I’ve been a tad quiet on this front for a number of weeks – what with holidays, day job, work trips to Sydney. That doesn’t, however, mean that I’ve not been making a little headway ( a very little headway) on this behemoth of a cookbook.
For this update, I’ve skipped ahead to the chapter titled One and Two. I have to admit that this is possibly my favourite chapter to date. The recipes in this section are, as the title suggests, for one, maybe two people. It’s a conundrum, this whole idea for cooking for yourself. My husband hates it. If Sarah and I are away he’ll live on cheese sandwiches or tinned soups. Yet when I was alone for those couple of months when they’d moved to Queensland before me I actually enjoyed mucking around in the kitchen for myself. It was a way of trying things out that I knew he mightn’t want to try or that Sarah would say, ‘I’m not sure how I feel about that.’ Having said that, as much as I enjoyed cooking for myself, after the first few days I didn’t enjoy eating on my own. I suspect the novelty might have worn off on the cooking thing before too long too; knowing that it was a break from normal kept it interesting.
Nigella says in this chapter that cooking for yourself helps you find your culinary voice without the fear of failing in front of people who you might want to impress. It gives you the freedom to try a little of this or that, to gain experience, to build your foundations. It also allows you to mess up every so often and be able to shrug about it. To me, this makes sense; it’s a little like blogging or journaling helps you to find the voice that you write in.
Anyways, what have I cooked?
Cream of Chicken Soup
Normally I like a soup with added bits – veg, meat, pasta, barley – but there’s something luxuriously retro about cream of chicken soup. I remember that a guilty pleasure used to be nursing a mug of Cream of Chicken cup-a-soup in the winter – even though I knew that the calories were off the scale and that I hated the metallic aftertaste of preservative. This cream of chicken soup is nothing like the ones you get in a packet. For a start, there’s real chicken in it and real leeks and real cream.
Given that the recipe uses poached chicken breast I used some that I’d stripped from the chook I’d simmered for stock the previous day. That also meant that I had a good stock on standby – even though Nigella says it’s okay to use a stock cube. The leeks are cooked in butter until soft and then a tablespoon of flour is added to give you a roux. A combo of pre-heated chicken stock (300 ml), full-fat milk (300ml) and a bay leaf (which you take out before adding to the roux) is poured in along with the chopped chicken and stirred occasionally until it all comes up to a boil. At this stage, it’s almost like you’re making a bechamel sauce that will become soup. The whole thing is then blended and sieved to get it perfectly smooth, before being brought up to the heat and finished with an egg yolk and a few tablespoons of double cream. The result is a silky, rich bowl of wintry comfort that has very little resemblance to the sup-a-soup version.
I really couldn’t be faffed with the whole sieving thing and didn’t mind the resultant texture and occasional bit of leek and chicken. As yummy as this soup was, it was also, I’m sorry to say, too much for my lactose challenged tummy – even though I swapped out some of the milk for stock. Is that too much information?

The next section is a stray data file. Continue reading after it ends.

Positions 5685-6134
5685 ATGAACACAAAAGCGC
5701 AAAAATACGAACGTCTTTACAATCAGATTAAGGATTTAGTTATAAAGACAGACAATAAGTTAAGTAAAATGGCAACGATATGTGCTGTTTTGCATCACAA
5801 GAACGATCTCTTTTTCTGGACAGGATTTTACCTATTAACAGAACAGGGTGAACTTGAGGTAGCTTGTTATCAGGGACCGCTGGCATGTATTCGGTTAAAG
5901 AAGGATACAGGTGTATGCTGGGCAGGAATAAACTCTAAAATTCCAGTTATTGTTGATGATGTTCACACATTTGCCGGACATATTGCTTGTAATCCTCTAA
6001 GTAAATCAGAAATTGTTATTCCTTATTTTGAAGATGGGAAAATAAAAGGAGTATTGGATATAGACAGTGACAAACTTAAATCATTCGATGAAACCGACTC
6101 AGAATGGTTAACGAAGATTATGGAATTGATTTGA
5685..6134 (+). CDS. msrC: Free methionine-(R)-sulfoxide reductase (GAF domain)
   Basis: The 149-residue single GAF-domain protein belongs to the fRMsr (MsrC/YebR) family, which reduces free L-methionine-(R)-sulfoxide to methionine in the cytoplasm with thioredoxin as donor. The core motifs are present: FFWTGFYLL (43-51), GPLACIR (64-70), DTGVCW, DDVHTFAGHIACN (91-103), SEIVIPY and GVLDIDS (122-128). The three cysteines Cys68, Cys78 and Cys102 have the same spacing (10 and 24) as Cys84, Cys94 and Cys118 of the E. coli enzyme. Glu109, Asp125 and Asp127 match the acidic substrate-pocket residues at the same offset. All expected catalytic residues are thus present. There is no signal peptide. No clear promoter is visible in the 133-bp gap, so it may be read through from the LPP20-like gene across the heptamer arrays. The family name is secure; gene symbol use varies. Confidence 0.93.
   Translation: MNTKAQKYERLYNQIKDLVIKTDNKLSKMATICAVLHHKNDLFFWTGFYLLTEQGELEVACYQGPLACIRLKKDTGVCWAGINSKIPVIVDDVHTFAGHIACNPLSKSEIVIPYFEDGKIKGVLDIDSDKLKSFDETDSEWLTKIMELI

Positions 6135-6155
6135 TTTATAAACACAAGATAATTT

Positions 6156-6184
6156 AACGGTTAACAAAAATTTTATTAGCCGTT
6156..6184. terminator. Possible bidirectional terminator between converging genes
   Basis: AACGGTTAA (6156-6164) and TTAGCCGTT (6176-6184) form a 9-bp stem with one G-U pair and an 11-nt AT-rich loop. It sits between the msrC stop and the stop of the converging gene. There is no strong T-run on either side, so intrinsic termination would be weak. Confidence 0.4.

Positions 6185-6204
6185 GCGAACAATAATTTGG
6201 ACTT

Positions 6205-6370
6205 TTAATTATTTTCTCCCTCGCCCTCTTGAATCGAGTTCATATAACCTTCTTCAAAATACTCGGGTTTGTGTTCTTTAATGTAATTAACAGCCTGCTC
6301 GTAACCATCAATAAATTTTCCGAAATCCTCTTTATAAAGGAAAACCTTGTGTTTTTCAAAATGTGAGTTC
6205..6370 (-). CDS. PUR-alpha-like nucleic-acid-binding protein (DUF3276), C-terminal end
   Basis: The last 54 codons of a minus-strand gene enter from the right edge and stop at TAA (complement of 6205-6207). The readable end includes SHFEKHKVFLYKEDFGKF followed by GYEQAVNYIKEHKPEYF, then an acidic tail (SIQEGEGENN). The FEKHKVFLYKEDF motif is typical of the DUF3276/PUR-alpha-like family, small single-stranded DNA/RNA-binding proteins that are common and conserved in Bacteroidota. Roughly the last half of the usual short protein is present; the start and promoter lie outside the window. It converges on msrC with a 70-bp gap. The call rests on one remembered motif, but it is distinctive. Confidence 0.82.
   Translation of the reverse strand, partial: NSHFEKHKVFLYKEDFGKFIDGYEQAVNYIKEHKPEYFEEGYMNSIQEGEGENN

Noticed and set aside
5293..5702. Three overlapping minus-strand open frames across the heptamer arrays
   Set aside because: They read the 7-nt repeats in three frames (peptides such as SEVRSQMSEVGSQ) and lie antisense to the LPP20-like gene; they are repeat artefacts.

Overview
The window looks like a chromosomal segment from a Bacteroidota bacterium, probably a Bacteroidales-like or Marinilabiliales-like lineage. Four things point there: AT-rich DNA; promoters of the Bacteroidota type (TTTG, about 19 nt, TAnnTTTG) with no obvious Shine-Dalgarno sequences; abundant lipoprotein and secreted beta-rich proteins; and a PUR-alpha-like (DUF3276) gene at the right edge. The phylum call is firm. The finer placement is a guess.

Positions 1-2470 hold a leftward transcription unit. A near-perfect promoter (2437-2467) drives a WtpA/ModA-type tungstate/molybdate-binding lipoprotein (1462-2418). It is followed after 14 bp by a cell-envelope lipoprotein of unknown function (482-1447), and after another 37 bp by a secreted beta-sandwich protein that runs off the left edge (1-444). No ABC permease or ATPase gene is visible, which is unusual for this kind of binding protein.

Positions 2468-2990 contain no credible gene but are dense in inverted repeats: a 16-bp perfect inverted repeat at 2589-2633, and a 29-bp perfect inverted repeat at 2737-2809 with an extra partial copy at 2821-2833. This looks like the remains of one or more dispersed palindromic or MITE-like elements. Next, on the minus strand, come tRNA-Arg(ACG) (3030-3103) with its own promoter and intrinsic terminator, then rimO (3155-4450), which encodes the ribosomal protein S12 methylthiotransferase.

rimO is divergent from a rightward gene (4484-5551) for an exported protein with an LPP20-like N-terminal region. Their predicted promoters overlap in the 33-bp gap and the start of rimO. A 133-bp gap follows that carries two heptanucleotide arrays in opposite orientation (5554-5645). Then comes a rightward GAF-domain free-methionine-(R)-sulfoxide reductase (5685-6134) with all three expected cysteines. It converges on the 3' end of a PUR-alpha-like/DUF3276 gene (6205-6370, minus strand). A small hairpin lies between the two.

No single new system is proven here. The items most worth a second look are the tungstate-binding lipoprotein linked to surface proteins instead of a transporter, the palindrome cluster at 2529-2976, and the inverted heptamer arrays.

Sunday Night Chicken Noodles
While I will probably, for the sake of my tummy, not make the Cream of Chicken Soup again, this noodle soup has become a regular favourite. Excellent on a Sunday night, a Monday night or, indeed any night when comfort is needed, this is one of those soups that tastes as though it will be good for you – and actually is. It’s for when you need a little nurturing but also want to eat relatively healthily.
It does require a little bit of forward thinking in that the chicken strips are marinated for an hour, but other than that it’s one of those bowl dishes that can be on the table in less than 30 minutes.
The quantities below are for one large bowl of soup for a hungry eater. When this is feeding the three of us on a Monday night I double the recipe. Don’t get too hung up on what veg to use. This dish works really well with an Asian leafy green like choy sum or bok choy, but if all you’ve got in the crisper is beans and broccolini, use them instead.
The chicken breast is cut into strips and marinated in sake (4 tablespoons), mirin (3 tablespoons), soy (1 tablespoon), garlic (1 clove grated) and chilli (1 dried chilli, crumbled), so it almost has a teriyaki taste to it – without the sugar, of course…and with garlic and chilli. Actually, come to think about it, it’s really nothing like a teriyaki.
After the chicken has been marinating for an hour or so you can start putting dinner together. Prepare some fresh rice noodles (100g) according to the instructions on the packet. If you’re boiling them, toss in your chopped green veg for the last couple of minutes of cooking and then drain. Heat up some chicken stock (500ml); we usually have homemade in the house or some leftovers from chicken rice, but Nigella says a cube is fine.
While that’s coming to the boil, heat up a tablespoon of oil in a wok with a few drops of sesame oil, and when they are hot throw in the chicken and toss it about a bit until it’s cooked. Pour over the marinade and let it bubble until the chicken is dark and glossy. If we haven’t boiled the veg we toss it into the wok for the last couple of minutes of cooking.
Into your bowl pop the noodles and the veg. Pour the stock over the top and finally the chicken. If you have it lying around, some chopped coriander or spring onions will finish the dish beautifully.
I’ve taken on the challenge to cook my way through Nigella Lawson’s How To Eat. You can find other episodes here.